To test for fruit sensitivity, in addition to the food that you know you are okay with, have only one serving of the fruit you want to test out.

Do not eat it again for the next three days and watch out for any reaction during this time.

2. People who are trying to treat some chronic conditions

If you start the carnivore diet in the hope of fixing some underlying health problems, it’s best to stick to a strict version of the carnivore diet of only ruminant meat, fat and organs.

To support healing, you need the most nutrient-dense food and the best quality food possible. Ruminant meat, fat and organs meet these criteria.

To support healing, you also want to eliminate or minimize your toxin intake whether it’s from fruits, vegetables or from your environment.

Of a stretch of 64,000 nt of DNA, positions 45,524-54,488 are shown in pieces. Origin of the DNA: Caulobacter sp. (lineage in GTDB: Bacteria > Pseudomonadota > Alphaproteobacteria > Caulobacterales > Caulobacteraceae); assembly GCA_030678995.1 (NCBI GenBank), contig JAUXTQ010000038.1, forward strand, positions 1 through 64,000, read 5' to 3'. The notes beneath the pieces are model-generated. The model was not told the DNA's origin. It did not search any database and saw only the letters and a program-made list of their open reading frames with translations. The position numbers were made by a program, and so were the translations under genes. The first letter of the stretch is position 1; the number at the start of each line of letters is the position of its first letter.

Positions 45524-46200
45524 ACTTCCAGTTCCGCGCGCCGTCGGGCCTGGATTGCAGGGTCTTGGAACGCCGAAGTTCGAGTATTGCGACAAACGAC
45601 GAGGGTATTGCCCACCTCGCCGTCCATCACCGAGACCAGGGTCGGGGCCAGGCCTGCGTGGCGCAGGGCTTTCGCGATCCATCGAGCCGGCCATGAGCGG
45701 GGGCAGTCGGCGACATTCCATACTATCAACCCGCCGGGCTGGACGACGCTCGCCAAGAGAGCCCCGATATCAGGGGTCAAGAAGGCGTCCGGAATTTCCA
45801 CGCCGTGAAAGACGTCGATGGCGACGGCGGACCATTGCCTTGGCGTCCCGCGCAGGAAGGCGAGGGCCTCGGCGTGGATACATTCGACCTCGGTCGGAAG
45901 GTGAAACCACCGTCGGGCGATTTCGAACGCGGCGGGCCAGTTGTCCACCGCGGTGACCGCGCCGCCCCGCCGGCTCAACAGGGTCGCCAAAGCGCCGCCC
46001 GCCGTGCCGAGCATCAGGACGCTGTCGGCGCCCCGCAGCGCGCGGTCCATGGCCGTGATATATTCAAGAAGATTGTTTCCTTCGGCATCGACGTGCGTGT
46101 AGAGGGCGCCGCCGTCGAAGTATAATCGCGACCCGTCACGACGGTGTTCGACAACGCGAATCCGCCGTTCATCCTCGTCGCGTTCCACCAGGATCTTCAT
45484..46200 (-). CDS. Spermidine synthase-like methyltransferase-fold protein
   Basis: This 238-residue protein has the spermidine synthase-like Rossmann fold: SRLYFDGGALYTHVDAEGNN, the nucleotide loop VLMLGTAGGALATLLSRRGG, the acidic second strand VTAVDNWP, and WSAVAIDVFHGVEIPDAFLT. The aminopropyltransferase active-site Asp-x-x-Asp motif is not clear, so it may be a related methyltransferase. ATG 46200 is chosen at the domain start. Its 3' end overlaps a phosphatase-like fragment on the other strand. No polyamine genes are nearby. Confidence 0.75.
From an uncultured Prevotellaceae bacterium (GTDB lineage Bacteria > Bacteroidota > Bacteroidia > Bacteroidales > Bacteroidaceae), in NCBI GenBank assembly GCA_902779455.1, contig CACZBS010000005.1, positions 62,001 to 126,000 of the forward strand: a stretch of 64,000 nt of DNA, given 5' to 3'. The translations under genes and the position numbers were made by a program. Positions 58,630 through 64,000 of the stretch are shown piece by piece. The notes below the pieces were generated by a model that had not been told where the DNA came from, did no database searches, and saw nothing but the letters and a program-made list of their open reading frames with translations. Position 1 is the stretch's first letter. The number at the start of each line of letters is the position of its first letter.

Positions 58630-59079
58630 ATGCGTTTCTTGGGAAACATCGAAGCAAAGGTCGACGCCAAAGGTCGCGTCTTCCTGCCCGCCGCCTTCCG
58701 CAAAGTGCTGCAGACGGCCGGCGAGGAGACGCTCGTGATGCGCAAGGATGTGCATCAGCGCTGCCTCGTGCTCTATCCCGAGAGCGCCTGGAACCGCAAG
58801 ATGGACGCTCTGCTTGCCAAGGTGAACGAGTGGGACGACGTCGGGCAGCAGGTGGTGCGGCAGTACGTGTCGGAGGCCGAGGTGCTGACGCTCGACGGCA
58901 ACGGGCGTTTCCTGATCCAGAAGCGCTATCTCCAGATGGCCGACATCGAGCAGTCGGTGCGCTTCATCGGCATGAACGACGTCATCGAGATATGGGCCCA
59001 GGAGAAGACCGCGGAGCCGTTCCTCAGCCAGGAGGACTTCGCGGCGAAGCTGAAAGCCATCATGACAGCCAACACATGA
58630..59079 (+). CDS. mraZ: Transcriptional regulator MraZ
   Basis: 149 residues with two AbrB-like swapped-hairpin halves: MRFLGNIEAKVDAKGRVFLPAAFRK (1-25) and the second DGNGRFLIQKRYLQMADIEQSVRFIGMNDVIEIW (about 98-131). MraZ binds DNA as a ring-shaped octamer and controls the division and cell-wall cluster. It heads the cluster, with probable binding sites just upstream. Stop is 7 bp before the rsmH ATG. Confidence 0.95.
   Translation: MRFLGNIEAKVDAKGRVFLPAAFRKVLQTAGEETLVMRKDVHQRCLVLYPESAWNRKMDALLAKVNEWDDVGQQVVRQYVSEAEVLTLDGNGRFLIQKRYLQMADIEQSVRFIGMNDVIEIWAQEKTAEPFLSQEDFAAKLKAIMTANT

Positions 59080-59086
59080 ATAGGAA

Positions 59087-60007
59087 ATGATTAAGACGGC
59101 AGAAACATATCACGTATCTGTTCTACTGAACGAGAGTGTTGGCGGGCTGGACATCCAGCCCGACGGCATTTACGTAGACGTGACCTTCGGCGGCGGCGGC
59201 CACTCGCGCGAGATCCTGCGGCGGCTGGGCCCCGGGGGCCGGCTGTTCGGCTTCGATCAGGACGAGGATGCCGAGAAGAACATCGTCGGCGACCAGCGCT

The ICMNI, a centre in Hungary, has been using a high-fat animal-based diet since 2012 to treat many chronic conditions including diabetes, autoimmune diseases, cancer and intestinal permeability.

Their view with regard to fruits and vegetables is that:

  • If you have conditions like intestinal permeability or autoimmune diseases, you need to be on a strict high-fat animal-based diet with no plant food allowed
  • The paleolithic ketogenic diet (i.e. high fat animal based diet) works best without the consumption of fruits and vegetables
  • If you are a generally healthy person with a simple health problem such as obesity or diabetes, fruits and vegetables may be allowed depending on your conditions, but they should come from eco sources
  • Fruits and vegetables should not exceed 30% of a meal (in volume)
  • Fruits should be low in sugar content in order to maintain ketosis status.